Re: Stupid question of the day

September 2nd, 2020, 6:45 pm

CSM for noobies
// TestComplexStep.cpp
//
// Complex-step method to compute approximate derivatives.
// Example is scalar-valued function of a scalar argument.
//
// https://pdfs.semanticscholar.org/3de7/e8ae217a4214507b9abdac66503f057aaae9.pdf
//
// http://mdolab.engin.umich.edu/sites/default/files/Martins2003CSD.pdf
//
// (C) Datasim Education BV 2019-2020
// dduffy@datasim.nl
//

#include <functional>
#include <complex>
#include <iostream>
#include <iomanip>
#include <cmath>

// Notation and function spaces
using value_type = double;
using cvalue_type = std::complex< value_type>;

template <typename T>
	using FunctionType = std::function < T(const T& c)>;
using CFunctionType = FunctionType<std::complex<value_type>>;


// Test case from Squire&Trapp 1998
template <typename T> T SquireTrapp(const T& t)
{
	T n1 = std::exp(t);
	T d1 = std::sin(t);
	T d2 = std::cos(t);

	return n1 / (d1*d1*d1 + d2*d2*d2);
}

template <typename T> T func2(const T& t)
{ // Derivative of e^t, sanity check

	return std::exp(std::pow(t,1));
//	return std::exp(std::pow(t, 5));

}
	
value_type Derivative(const CFunctionType& f, value_type x, value_type h)
{ // df/dx at x using tbe Complex step method

//	std::complex<value_type> z(x, h); // x + ih, i = sqrt(-1)
	return std::imag(f(cvalue_type(x,h))) / h;
}

int main()
{
	// Squire Trapp
	double x = 1.5;	double h = 0.1;
	do
	{
		std::cout << std::setprecision(12) << Derivative(SquireTrapp<cvalue_type>, x, h) << '\n';
		h *= 0.1;

	} while (h > 1.0e-300);

	// Exponential function (101 sanity check)
	x = 5.0;
	h = 1.0e-10;
	std::cout << "Exponential 1: " << std::setprecision(12) << Derivative(func2<cvalue_type>, x, h) << '\n';

	return 0;
}
My C++ Boost code gives
262537412640768743.999999999999250072597198185688879353856337336990862707537410378210647910118607313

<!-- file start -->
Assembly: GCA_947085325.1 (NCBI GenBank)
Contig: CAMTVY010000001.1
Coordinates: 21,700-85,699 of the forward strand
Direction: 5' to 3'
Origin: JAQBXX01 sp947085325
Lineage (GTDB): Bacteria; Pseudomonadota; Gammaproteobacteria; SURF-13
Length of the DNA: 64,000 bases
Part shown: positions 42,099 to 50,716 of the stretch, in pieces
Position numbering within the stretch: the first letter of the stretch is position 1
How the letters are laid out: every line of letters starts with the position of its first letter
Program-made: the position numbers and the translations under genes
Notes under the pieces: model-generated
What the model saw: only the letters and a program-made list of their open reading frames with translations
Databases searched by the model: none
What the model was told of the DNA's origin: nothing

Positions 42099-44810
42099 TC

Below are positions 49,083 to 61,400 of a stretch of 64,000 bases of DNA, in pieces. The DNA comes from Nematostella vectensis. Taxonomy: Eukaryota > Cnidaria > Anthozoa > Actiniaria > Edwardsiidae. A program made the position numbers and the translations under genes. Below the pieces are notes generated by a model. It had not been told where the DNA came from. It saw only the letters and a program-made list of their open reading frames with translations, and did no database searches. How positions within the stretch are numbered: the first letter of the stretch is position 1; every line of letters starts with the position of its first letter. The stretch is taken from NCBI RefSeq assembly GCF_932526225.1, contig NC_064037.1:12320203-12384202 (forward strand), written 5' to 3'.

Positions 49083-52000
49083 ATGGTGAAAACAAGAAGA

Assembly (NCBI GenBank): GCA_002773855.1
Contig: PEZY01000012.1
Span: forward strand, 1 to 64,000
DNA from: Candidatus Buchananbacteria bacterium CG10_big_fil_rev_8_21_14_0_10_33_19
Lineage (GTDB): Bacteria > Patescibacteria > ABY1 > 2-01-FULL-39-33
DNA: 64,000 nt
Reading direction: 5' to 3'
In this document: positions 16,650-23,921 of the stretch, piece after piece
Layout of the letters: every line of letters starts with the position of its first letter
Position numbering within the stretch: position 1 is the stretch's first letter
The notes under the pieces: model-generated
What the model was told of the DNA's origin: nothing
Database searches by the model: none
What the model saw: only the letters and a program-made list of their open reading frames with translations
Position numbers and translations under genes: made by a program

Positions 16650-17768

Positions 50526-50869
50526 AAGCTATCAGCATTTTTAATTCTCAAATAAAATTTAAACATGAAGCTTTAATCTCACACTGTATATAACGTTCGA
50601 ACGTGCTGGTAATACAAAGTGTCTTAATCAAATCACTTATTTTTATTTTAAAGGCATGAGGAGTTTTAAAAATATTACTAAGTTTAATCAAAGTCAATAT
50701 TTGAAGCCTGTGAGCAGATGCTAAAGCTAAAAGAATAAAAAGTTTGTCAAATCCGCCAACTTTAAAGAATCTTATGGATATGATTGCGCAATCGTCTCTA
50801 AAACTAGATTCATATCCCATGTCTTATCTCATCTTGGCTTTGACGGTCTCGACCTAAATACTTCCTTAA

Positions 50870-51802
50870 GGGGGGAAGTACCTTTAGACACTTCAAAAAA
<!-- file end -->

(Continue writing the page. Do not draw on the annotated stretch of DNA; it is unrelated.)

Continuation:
http://www.datasimfinancial.com
http://www.datasim.nl
 
User avatar
katastrofa
Posts: 9853
Joined: August 16th, 2007, 5:36 am
Location: Alpha Centauri

Re: Stupid question of the day

September 2nd, 2020, 9:36 pm

CSM is a nice method indeed. I'm wondering about the computational efficiency of complex arithmetic operations, though.

Nice? It's (very) robust and accurate.
Efficiency is a non-issue; take an example to compare the number of function calls and operations

(f(x+h) - f(x-h))/2h

versus

Imaginary part of f(x + ih)/h

But all the functions will be complexified; can be easy (polynomials) or not. It becomes very easy to be drawn into functions of (several) complex variables.

// CSM is a well-kept secret.
Dude, do we need to start a flame over the complex step method for the THIRD time?
1 - viewtopic.php?f=10&t=101843&p=849194&hi ... ep#p849194
2 - viewtopic.php?f=34&t=101399&p=832095&hi ... ep#p832095
But all the functions will be complexified; can be easy (polynomials) or not. It becomes very easy to be drawn into functions of (several) complex variables.
Obviously, this is not true, and surprising to come in the discussion on differentiating holomorphic functions.

The method has not been a secret since Cauchy and Riemann. It's probably not a secret either that it can be viewed as a lazy-cat version of automatic differentiation :-P

Image

Anyway, there's a better way to calculate your delta derivatives... but it requires a cat photo.

BTW, your CSM error is exp[-(x+i h)^2] = Re [...] - i exp[-x^2] exp[h^2] sin(2 h x)
(the term in bold / h should be 2x)

  • Advertisement

ABOUT WILMOTT

PW by JB

Wilmott.com has been "Serving the Quantitative Finance Community" since 2001. Continued...


Twitter LinkedIn Instagram

JOBS BOARD

JOBS BOARD

Looking for a quant job, risk, algo trading,...? Browse jobs here...


GZIP: On